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Learning year for Vikings' rookies

MINNEAPOLIS -- Rookies stepped up big time for the Vikings last season. Stefon Diggs led the team in receiving and Eric Kendricks in tackles. Danielle Hunter was second in sacks.

Minnesota Vikings wide receiver Laquon Treadwell (11) runs during the fourth quarter in a preseason game against the San Diego Chargers at U.S. Bank Stadium. The Vikings won 23-10. Brace Hemmelgarn-USA TODAY Sports
Minnesota Vikings wide receiver Laquon Treadwell (11) runs during the fourth quarter in a preseason game against the San Diego Chargers at U.S. Bank Stadium. The Vikings won 23-10. Brace Hemmelgarn-USA TODAY Sports

MINNEAPOLIS - Rookies stepped up big time for the Vikings last season. Stefon Diggs led the team in receiving and Eric Kendricks in tackles. Danielle Hunter was second in sacks.

This year's rookie class has spent the bulk of the season on the bench.

One big difference between Minnesota's NFC North title team in 2015 and this year's 7-8 squad has been the production of rookies.

Yes, the Vikings entered the season with more depth, making significant contributions from first-year players less essential. But injuries hampered some of the depth, and when rookies had opportunities, too often they faltered.

Wide receiver Laquon Treadwell, a first-round draft pick, has just one catch for 15 yards. Cornerback Mackensie Alexander, a second-round pick, struggled when put on the field.

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The offensive line has been decimated by injuries, but fourth-round draft pick Willie Beavers hasn't been able to fill a gap. And safety Jayron Kearse, a seventh-round pick, started Oct. 31 at Chicago but was yanked during his first series following a defensive mistake.

Comparing the two seasons, rookies in 2015 combined to start 45 games. Heading into Sunday's regular-season finale against Chicago at U.S. Bank Stadium, this year's rookie class has combined for just two starts.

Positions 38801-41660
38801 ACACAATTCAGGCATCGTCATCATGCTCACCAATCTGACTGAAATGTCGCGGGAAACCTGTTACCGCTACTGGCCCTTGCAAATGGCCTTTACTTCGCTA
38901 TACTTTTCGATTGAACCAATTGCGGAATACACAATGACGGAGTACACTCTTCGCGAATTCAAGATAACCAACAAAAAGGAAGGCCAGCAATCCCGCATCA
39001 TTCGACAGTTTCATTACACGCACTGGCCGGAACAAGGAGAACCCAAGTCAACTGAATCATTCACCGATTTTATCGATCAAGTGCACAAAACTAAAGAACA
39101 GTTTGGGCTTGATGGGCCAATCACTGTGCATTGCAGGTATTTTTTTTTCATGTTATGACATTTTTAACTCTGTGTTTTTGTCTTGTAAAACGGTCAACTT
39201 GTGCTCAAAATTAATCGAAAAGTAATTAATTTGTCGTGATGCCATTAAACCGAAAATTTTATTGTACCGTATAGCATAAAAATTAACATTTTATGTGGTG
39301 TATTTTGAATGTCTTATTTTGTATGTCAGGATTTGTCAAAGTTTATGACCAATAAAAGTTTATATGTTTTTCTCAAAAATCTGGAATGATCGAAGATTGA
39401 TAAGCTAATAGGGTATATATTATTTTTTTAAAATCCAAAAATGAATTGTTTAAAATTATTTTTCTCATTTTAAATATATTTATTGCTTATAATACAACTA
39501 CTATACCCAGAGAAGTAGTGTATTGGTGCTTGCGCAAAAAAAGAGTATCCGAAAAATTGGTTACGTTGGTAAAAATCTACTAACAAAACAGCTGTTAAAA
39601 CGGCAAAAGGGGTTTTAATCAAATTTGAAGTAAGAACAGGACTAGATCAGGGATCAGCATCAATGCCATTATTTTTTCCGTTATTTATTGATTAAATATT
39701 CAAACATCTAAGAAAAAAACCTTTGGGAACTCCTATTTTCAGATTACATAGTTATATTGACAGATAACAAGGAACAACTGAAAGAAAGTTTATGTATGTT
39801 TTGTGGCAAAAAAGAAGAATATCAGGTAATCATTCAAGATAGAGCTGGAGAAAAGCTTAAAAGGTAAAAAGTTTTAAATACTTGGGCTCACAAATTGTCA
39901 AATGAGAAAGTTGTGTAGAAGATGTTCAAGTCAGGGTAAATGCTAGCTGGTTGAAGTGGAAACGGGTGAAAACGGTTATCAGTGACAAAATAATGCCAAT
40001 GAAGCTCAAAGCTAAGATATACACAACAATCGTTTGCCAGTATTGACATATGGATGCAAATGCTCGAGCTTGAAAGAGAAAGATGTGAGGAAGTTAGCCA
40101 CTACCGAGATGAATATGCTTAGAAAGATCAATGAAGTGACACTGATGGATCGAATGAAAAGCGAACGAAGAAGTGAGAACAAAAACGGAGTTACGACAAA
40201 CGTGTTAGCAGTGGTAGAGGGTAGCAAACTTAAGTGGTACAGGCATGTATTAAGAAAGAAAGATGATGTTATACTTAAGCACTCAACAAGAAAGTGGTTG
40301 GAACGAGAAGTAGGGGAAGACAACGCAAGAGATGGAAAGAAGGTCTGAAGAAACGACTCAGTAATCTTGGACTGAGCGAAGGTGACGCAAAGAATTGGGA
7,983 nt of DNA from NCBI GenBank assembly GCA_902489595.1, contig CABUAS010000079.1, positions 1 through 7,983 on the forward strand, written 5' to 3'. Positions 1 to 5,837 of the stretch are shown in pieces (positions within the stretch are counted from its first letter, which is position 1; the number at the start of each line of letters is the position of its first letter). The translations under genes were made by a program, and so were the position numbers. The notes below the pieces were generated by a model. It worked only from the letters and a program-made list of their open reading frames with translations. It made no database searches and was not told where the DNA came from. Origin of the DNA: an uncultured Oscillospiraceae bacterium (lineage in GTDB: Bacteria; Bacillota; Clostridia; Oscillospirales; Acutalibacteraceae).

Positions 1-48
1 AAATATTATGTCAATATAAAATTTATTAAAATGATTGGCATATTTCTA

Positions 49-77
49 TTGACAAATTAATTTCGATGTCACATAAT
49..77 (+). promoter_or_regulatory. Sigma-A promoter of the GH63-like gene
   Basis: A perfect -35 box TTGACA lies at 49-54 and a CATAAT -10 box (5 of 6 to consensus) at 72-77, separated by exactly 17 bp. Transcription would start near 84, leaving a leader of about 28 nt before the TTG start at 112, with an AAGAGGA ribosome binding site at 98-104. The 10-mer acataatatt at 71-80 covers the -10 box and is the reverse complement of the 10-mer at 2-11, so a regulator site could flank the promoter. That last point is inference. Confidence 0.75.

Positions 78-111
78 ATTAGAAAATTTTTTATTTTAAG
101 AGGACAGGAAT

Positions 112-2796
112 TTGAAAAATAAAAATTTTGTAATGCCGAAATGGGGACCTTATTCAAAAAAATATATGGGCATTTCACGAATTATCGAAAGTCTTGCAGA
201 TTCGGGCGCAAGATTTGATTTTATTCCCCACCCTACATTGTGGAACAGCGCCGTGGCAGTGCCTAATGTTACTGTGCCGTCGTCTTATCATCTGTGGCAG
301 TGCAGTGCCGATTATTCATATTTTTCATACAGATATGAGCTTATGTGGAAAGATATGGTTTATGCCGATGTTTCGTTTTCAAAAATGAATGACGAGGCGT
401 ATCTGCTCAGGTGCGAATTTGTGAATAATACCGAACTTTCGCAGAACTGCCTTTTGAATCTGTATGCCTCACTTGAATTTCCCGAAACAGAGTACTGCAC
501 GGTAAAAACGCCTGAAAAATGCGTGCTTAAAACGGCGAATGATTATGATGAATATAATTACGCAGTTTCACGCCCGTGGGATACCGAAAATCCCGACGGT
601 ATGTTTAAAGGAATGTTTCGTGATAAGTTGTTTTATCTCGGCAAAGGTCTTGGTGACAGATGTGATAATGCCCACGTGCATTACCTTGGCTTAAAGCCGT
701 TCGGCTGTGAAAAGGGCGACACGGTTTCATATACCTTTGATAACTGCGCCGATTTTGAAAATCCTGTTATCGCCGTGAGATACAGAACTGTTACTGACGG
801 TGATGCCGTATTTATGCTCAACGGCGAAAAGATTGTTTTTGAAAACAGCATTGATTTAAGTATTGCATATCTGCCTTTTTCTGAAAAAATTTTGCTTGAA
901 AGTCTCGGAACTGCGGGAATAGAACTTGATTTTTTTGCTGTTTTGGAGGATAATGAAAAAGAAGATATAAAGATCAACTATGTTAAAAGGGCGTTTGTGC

In addition to Kearse's inauspicious start, Treadwell started once, when the Vikings used a three-receiver set Nov. 24 at Detroit, and finished with no receptions.

"It can go either way," Treadwell said of Minnesota's lack of rookie production. "I mean, you see (rookies) playing all over the league, so you never really know. You just got to keep working hard and keep putting in your time and keep waiting on your opportunity. I believe in the near future we will make a lot of plays and help us win ballgames."

Treadwell, taken with the No. 23 pick, got a chance for more playing time Dec. 1 against Dallas, but incorrectly ran a route, leading to an incompletion. He sprained an ankle on a kickoff Dec. 11 at Jacksonville and hasn't played since.

"He's gonna be a good player," coach Mike Zimmer said. "I see too much good qualities out of him - the toughness, the athleticism, the quickness in and out of the breaks. ... I'm not concerned about him at all. ... It's consistency (that he is lacking. That) is really about it."

Alexander was given a chance to play most of the first half Nov. 6 against Detroit at nickel back after Captain Munnerlyn was injured. But Alexander struggled, including allowing a touchdown pass, and he was replaced in the second half by Terence Newman.